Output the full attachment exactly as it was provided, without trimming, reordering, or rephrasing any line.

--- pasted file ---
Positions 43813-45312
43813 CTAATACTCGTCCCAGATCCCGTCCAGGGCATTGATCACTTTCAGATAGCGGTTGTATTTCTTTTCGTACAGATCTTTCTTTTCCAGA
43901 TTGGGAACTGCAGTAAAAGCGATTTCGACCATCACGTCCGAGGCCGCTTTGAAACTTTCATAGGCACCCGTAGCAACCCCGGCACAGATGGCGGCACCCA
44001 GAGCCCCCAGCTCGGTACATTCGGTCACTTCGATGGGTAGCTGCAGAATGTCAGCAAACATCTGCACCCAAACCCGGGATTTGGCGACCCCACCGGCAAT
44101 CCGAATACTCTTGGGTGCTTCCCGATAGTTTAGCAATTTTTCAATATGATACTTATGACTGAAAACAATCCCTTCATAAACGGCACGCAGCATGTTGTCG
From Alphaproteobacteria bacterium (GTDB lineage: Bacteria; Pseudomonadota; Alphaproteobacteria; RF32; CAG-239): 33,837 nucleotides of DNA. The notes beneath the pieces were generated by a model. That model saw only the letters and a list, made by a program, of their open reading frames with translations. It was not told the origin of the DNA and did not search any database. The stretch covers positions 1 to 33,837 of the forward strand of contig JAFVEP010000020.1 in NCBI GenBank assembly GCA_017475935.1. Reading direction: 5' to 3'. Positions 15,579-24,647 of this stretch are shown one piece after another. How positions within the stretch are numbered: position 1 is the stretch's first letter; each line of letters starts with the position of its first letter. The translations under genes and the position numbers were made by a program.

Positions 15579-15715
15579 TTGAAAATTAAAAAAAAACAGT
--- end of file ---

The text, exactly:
Positions 43813-45312
43813 CTAATACTCGTCCCAGATCCCGTCCAGGGCATTGATCACTTTCAGATAGCGGTTGTATTTCTTTTCGTACAGATCTTTCTTTTCCAGA
43901 TTGGGAACTGCAGTAAAAGCGATTTCGACCATCACGTCCGAGGCCGCTTTGAAACTTTCATAGGCACCCGTAGCAACCCCGGCACAGATGGCGGCACCCA
44001 GAGCCCCCAGCTCGGTACATTCGGTCACTTCGATGGGTAGCTGCAGAATGTCAGCAAACATCTGCACCCAAACCCGGGATTTGGCGACCCCACCGGCAAT
44101 CCGAATACTCTTGGGTGCTTCCCGATAGTTTAGCAATTTTTCAATATGATACTTATGACTGAAAACAATCCCTTCATAAACGGCACGCAGCATGTTGTCG
From Alphaproteobacteria bacterium (GTDB lineage: Bacteria; Pseudomonadota; Alphaproteobacteria; RF32; CAG-239): 33,837 nucleotides of DNA. The notes beneath the pieces were generated by a model. That model saw only the letters and a list, made by a program, of their open reading frames with translations. It was not told the origin of the DNA and did not search any database. The stretch covers positions 1 to 33,837 of the forward strand of contig JAFVEP010000020.1 in NCBI GenBank assembly GCA_017475935.1. Reading direction: 5' to 3'. Positions 15,579-24,647 of this stretch are shown one piece after another. How positions within the stretch are numbered: position 1 is the stretch's first letter; each line of letters starts with the position of its first letter. The translations under genes and the position numbers were made by a program.

Positions 15579-15715
15579 TTGAAAATTAAAAAAAAACAGT